Watching the moody 2013 indie crime drama “Ain’t Them Bodies Saints,” you probably wouldn’t say, “The guy who made this should make a Disney movie about a flying, green monster.” And yet that’s what happened. Director David Lowery wound up going to the big leagues with “Pete’s Dragon,” which is not only a very, very loose take on the 1977 Disney original; it’s also an atypically modest and intimate summer movie.
In Lowery’s latest, young Oakes Fegley plays an orphan mostly raised in the deep woods with his giant winged pal. The cast includes names like Bryce Dallas Howard and Robert Redford, and yet it still has the hand-made feel of an indie, not a soulless blockbuster. (Lowery will repeat the process by next tackling “Peter Pan.”) We talked to the filmmaker, 35, about how, even with some special effects, hitting the big leagues wasn’t a total gear-shift.
I don’t want to assume making a big studio film was much different than making an indie, especially if it’s this modest. How did it feel for you?
You know, it didn’t end up feeling different. I was expecting there to be that moment where you think, “Oh, now I’m making a big studio movie.” And that never actually happened. It was exactly the same experience; it just lasted longer. [Laughs] You have a lot more time for prep — that’s always a good thing. And then you have a much longer shoot, which is also a good thing, though it also wears you down. And then there was 13 months in post-production, which was a bizarre experience for me. To focus on one thing for that long, that was new to me. I’m a short-attention span kind of person. I remember thinking in the fourth week of prep, “I’m going to be focusing on this project for a year-and-a-half to two years.”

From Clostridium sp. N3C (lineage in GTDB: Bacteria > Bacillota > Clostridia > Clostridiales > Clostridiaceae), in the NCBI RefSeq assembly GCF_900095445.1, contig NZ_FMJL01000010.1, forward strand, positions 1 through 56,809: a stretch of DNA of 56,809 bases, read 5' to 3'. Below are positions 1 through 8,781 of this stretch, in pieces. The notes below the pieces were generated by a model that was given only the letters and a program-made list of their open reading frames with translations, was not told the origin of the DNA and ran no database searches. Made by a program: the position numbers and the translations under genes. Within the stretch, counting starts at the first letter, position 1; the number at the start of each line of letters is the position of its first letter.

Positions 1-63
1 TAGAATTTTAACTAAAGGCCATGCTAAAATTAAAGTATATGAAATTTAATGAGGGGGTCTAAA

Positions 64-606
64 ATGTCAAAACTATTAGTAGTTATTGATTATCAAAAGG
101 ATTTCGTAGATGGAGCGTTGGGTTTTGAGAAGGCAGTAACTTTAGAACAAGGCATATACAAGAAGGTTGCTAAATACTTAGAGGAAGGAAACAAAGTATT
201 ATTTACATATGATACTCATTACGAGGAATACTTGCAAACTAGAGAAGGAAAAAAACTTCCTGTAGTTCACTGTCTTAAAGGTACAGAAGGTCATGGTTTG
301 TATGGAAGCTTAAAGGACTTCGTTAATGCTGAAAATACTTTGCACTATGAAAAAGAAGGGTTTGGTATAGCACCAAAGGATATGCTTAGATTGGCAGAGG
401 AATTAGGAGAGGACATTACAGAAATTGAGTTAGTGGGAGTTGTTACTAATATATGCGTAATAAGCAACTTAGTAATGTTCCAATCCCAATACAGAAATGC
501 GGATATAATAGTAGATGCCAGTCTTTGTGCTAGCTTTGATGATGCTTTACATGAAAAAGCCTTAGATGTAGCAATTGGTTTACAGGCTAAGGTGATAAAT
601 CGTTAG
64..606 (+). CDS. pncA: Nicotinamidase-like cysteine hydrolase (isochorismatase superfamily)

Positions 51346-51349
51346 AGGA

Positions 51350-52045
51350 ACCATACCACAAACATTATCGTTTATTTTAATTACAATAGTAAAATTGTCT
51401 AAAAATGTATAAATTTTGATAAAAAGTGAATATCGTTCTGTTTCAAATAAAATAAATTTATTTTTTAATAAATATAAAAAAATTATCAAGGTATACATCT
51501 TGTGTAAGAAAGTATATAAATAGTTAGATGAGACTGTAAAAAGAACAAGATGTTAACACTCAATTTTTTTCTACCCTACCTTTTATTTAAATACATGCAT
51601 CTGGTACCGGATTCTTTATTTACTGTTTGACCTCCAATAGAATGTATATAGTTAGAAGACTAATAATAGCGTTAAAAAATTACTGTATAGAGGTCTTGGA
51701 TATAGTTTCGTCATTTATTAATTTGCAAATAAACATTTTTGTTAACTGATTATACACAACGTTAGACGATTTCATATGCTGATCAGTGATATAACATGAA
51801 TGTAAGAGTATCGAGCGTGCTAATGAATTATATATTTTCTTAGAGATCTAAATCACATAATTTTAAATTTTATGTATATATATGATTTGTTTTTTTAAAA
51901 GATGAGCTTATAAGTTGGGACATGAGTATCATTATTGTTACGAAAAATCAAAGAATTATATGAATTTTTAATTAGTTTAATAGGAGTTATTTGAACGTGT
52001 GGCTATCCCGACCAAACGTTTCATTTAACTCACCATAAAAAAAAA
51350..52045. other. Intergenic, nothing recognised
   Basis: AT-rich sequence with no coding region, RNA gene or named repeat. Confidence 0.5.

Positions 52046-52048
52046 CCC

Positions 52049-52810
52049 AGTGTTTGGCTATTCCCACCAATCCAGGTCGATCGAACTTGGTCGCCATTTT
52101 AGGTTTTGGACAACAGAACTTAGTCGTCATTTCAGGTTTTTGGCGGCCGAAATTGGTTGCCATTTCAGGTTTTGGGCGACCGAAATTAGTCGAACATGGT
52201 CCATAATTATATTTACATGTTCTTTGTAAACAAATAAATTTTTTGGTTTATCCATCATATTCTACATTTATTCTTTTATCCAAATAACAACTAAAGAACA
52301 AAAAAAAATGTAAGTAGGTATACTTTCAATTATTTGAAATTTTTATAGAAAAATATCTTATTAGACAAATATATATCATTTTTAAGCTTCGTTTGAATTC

What about graduating to directing a big special effect as well as your actors?
I think that filmmakers of my generation and especially generations after me will have a much better facility for that kind of thing because they’ve watched behind-the-scenes documentaries on DVDs. That was certainly the case for me. I was so familiar with how that stuff is done because I watched all these “Lord of the Rings” documentaries on the special editions, which totaled about 14 hours.
That’s interesting. How was it specifically for you, dealing with mostly one big effect, i.e., the dragon.
You show up [on set] knowing you’ll be framing for something that’s not there. You point the camera and you might have a tennis ball on a stick or maybe a giant inflatable creature that’s roughly the size of your dragon. And then you have to work with the human actors, to make sure they’re responding appropriately to what’s not there. But that’s not that tricky.
The hard thing to do is when you’re shooting on a green screen, which we had to do sometimes. You’ve got to figure out where you are in that space. That is tricky. On one hand it’s something I hope I can get better at in the future; on the other, it’s something I hope I don’t have to do, because I like to shoot in the real world. With this movie I tried to shoot everything in the real world, but every now and then we had to use a green screen.